The stock of gross external debt grew by 0.7bn in the second quarter of 2021 (Figure 2a). The sharpest increase (of EUR 0.8bn) was seen in the debt of other domestic sectors (private non-financial corporations), including their liabilities to affiliated creditors, followed by that of the central bank (of EUR 0.4bn), as a result of the said increase in the volume of repo transactions. By contrast, credit institutions and general government reduced their debt, by EUR 0.3bn and EUR 0.2bn, respectively. Accordingly, total gross external debt stood at EUR 44.2bn or 85.6% of GDP at the end of June 2021, decreasing by 2.8 percentage points from the end of March, thanks to nominal GDP growth (Figure 2b).

Figure 2 Gross external debt

a) Change in gross external debt b) Stock of gross external debt

Note: Changes in gross external debt are a result of net transactions of domestic sectors and exchange rate and other adjustments.
Source: CNB.

The growth in gross external debt in absolute terms coincided with an even larger increase in debt claims of domestic sectors (primarily central bank's assets), which finally led to a reduction in net external debt of EUR 0.7bn in the second quarter of 2021. Thus, net external debt stood at EUR 7.6bn at the end of June, or 14.7% of GDP, down by 2.0 percentage points from the end of March.

The fall in net external debt led to an improvement in the net international investment position, from EUR –24.5bn at the end of March to EUR –24.2bn at the end of June 2021. The net foreign position of the central bank improved the most, which was mitigated by the deterioration in the position of credit institutions (Figure 3a). As a result of the decrease in net external debt, the relative indicator of the net international investment position improved, from –49.8% of GDP at the end of March to –46.8% of GDP at the end of June 2021 (Figure 3b).

Figure 3 International investment position (net)

a) Position by sector b) Relative indicator by type of investment

Note: The international investment position (net) equals the difference between domestic sectors' foreign assets and liabilities at the end of a period. The negative value of the net international investment position indicates that foreign liabilities of Croatian residents are greater than their foreign assets. Included are assets and liabilities based on debt instruments, equity investments, financial derivatives, and other instruments. Figure 3b includes financial derivatives and other liabilities in the net debt investment position.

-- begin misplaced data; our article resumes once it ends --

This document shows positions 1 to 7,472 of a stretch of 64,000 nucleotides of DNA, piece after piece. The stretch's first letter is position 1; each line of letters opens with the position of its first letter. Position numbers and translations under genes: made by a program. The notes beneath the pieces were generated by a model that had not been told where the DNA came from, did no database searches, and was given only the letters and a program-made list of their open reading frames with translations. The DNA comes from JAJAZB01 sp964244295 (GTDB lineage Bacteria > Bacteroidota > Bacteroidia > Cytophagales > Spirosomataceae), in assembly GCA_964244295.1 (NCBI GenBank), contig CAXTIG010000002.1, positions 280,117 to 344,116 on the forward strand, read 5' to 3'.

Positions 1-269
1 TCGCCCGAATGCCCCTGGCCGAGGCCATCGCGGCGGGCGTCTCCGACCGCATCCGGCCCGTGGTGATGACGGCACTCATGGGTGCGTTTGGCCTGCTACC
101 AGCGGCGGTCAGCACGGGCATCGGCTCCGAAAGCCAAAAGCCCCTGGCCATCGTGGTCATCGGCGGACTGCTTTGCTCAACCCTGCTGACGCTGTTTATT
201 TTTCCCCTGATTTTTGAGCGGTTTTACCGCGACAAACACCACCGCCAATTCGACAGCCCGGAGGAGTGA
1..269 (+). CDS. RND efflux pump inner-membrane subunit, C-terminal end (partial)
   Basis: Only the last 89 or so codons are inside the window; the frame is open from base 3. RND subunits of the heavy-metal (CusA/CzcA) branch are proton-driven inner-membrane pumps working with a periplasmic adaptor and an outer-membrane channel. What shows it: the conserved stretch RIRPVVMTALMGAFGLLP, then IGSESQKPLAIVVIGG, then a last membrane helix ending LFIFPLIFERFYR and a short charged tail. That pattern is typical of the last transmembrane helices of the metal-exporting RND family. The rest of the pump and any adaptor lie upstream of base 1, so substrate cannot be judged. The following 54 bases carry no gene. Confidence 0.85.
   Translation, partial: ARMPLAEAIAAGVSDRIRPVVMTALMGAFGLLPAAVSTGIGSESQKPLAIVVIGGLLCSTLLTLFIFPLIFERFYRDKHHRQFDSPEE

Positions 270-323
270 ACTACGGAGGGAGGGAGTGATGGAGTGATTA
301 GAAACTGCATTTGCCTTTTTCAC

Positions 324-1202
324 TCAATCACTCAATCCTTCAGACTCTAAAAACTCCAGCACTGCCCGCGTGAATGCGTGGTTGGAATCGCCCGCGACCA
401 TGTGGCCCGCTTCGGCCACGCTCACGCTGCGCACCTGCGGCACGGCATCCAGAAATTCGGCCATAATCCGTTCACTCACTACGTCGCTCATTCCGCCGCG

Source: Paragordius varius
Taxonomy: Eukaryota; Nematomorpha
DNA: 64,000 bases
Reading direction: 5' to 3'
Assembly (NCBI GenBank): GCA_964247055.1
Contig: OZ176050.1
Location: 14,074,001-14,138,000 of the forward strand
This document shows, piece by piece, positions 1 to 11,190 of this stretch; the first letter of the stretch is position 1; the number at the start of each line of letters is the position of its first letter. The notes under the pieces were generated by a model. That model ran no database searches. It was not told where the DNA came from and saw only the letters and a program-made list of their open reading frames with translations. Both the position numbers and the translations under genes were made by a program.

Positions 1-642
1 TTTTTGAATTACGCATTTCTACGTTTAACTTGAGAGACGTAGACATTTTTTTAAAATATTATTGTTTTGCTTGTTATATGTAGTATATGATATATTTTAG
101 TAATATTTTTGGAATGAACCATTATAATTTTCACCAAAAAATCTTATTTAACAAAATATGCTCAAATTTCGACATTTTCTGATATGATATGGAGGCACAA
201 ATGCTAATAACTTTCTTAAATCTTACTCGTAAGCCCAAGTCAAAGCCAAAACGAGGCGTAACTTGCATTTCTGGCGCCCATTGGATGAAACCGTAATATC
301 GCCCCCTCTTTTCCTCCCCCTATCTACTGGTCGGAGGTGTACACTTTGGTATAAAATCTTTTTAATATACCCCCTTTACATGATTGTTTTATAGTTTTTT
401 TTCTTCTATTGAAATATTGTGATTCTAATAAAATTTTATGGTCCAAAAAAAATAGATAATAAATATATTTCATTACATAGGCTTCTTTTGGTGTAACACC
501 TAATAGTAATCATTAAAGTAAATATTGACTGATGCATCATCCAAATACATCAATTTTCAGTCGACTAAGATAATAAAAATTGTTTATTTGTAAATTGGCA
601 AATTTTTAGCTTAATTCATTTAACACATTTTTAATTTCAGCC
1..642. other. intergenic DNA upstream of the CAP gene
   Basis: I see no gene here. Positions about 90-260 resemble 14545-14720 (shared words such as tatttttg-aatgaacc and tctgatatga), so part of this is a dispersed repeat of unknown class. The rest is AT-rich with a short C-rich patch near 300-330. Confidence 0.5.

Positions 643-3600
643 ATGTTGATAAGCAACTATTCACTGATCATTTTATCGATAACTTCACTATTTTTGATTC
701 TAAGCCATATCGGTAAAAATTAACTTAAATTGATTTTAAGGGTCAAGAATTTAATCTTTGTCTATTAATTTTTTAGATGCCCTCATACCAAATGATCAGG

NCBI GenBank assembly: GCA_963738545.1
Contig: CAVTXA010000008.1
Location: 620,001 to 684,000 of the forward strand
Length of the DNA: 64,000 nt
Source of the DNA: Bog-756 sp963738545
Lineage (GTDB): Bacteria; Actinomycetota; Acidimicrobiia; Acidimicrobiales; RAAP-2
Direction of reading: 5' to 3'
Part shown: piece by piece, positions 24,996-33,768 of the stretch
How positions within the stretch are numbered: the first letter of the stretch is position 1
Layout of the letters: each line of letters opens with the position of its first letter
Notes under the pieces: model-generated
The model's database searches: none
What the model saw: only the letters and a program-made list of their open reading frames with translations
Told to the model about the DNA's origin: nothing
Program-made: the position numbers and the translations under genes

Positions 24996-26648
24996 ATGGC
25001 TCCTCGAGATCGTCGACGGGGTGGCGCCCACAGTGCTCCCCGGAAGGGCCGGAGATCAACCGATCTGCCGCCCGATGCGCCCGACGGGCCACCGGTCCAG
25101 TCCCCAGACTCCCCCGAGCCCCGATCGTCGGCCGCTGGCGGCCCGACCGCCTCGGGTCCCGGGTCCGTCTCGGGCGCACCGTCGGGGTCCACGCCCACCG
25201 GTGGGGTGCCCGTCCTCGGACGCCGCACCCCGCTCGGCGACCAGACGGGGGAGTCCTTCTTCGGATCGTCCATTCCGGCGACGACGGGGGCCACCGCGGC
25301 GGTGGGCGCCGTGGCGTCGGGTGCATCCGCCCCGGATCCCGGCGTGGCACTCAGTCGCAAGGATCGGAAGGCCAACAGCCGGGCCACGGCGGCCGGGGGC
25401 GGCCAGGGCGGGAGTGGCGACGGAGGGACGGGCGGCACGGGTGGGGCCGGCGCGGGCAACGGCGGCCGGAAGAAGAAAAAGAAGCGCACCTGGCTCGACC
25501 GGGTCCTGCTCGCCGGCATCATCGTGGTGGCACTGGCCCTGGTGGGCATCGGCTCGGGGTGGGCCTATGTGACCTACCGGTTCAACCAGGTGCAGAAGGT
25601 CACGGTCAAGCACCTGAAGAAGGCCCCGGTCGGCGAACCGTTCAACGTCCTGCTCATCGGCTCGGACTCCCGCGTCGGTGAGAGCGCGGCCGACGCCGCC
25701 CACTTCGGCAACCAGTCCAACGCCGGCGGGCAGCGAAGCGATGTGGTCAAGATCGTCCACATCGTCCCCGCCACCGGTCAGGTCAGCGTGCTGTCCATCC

Source: CNB.

Data revision

Data on the balance of payments, gross external debt and the international investment position are revised for the previous periods. For more details see External statistics revision.

Detailed balance of payments data

Detailed gross external debt data

Detailed data on the international investment position

 


  1. With the release of data for the second quarter of 2021, historical data for primary and secondary income accounts were revised. For more details see link na Informaciju za korisnike statističkih podataka Sektora statistike https://www.hnb.hr/en/-/external-statistics-revision.

  2. Banks’ funds within the TARGET2 system account for central bank’s foreign assets, but they are not part of international reserves.

  3. The investment of a portion of international reserves in reverse repo agreements results in a simultaneous change in CNB assets (recorded in the gross reserve assets account) and liabilities (recorded in the other investment account) and thus has a neutral impact both on changes in the central bank's net foreign position and the overall financial account balance.